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Transforming Medicine Campaign

We are not permitted to choose the frame of our destiny, but what we put into it is ours.
 —Nobel Laureate Dag Hammarskjöld (1905-1961)

Bringing science to teens

By Kate Villars

A recent grant to Dartmouth Medical School from the Howard Hughes Medical Institute (HHMI) will allow DMS faculty and graduate students to team up with high school science teachers and their students in a number of new science education initiatives.The fiveyear, $750,000 grant will fund a pilot project designed to enhance high-school health and science education in New Hampshire. Six school districts across the state will participate in the project, starting with Mascoma Valley, Newmarket, and Northumberland.

The grant is part of HHMI's nationwide Precollege Science Education Initiative,which seeks to stimulate interest in science by connecting the unique resources of biomedical research institutions with local schools. In a highly competitive process,DMS was one of only 31 institutions to receive the prestigious grant, out of 127 eligible research schools and hospitals that applied.

Fostering inquisitiveness
According to Dr. Stephen Spielberg, dean of DMS,"Our mission is to train outstanding leaders in medicine and science, and we recognize that such excellence often begins with inquisitiveness in high school science classes. I firmly believe that we have the responsibility, as New Hampshire's only academic medical center, to make an impact on the quality of science education in our region and state."

Dr. Rosemary Orgren, a research assistant professor of community and family medicine at DMS and director of the New Hampshire Area Health Education Center (AHEC), will lead the DMS HHMI program, Promoting Science Literacy among High School Students in New Hampshire. Other collaborators include the New Hampshire Department of Education and the New Hampshire Science Teachers' Association.

These New Hampshire high school students are participating in a summer health-careers camp run by DMS's Rosemary Orgren. Many more Granite State teens will benefit from such opportunities under a new grant from the Howard Hughes Medical Institute.

"Our mission is to train outstanding leaders in medicine. . . Such excellence often begins with inquisitiveness in high school science classes."

Profound impact
"We are honored and delighted to be one of the recipients of the HHMI award," says Orgren. "We believe the program we've designed will have a profound impact on how our schools teach science and health and how students become engaged and learn about these subjects."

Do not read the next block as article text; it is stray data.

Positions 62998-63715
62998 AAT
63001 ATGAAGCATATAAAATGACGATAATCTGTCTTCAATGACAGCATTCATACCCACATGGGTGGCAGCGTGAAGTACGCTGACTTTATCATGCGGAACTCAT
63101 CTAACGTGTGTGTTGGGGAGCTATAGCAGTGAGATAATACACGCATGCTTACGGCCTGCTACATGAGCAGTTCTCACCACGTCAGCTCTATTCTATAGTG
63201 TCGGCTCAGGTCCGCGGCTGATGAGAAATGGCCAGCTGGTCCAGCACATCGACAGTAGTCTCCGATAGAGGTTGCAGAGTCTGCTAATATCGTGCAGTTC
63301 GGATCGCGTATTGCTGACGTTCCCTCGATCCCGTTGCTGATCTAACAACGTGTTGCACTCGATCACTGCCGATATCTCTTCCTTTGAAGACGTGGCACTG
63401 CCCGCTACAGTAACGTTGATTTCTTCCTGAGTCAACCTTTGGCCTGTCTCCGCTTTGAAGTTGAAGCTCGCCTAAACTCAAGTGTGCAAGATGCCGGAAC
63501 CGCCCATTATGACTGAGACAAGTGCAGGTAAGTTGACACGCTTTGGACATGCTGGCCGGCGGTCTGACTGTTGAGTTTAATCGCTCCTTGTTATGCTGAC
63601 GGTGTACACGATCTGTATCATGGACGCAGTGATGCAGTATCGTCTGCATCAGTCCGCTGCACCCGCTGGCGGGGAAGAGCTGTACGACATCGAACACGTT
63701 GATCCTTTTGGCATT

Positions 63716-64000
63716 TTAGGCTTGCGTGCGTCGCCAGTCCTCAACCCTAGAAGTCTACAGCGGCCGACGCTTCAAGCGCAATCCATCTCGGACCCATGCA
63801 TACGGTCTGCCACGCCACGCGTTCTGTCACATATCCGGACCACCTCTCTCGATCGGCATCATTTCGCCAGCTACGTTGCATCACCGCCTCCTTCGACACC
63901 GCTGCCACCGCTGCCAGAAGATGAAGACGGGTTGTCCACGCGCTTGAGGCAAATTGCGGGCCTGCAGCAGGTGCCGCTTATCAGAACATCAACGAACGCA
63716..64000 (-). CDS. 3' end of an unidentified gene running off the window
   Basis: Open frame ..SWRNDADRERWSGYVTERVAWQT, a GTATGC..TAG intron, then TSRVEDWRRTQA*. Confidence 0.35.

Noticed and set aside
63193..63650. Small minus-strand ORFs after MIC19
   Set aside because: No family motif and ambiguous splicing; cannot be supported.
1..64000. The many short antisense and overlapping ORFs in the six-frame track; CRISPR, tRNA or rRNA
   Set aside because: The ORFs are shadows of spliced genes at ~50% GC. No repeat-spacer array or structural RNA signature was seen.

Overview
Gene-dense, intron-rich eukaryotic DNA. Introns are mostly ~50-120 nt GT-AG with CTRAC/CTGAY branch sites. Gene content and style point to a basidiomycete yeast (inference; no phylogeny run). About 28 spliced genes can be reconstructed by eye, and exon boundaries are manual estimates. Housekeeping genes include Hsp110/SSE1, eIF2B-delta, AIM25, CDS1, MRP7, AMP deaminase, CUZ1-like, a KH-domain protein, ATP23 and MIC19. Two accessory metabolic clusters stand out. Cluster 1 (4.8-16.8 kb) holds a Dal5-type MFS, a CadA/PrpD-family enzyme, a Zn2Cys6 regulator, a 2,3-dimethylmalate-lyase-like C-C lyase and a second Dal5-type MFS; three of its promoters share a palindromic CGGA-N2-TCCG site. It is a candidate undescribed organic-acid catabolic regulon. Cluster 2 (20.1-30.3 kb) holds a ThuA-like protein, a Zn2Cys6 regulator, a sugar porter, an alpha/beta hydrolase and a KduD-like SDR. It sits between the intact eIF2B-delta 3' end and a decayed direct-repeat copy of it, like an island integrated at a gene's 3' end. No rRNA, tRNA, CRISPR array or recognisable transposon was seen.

Program activities will include a summer institute to bring science and health teachers together with Dartmouth faculty and the Montshire Museum of Science in Norwich, Vt., helping educators develop hands-on, inquiry-based teaching methods and curriculum. Other projects will target students, both in classroom

The Hughes grant will also put more DMS students, like this one at the whiteboard, in local classrooms to teach science and health.The goal is to spark an interest in science among the youngsters, as well as to help the doctors- and scientists-in-training to become better communicators.

settings and individually, teaching them how to think like scientists. DMS graduate students in the M.P.H. program will provide one-on-one mentoring and lead a Health Detectives Club, in which teens will be challenged with simulations and case studies based on real events.And each year, 20 Howard Hughes Research Scholars will participate in a summer academy, follow-up summer seminars, a year-long community-based research project, and written and oral presentation of their work.

"We think we've got a great chance with this program to serve educators and students," observes Orgren, "while offering our graduate students a valuable teaching and mentoring opportunity."

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Kate Villars is assistant director of development communications for DMS-DHMC

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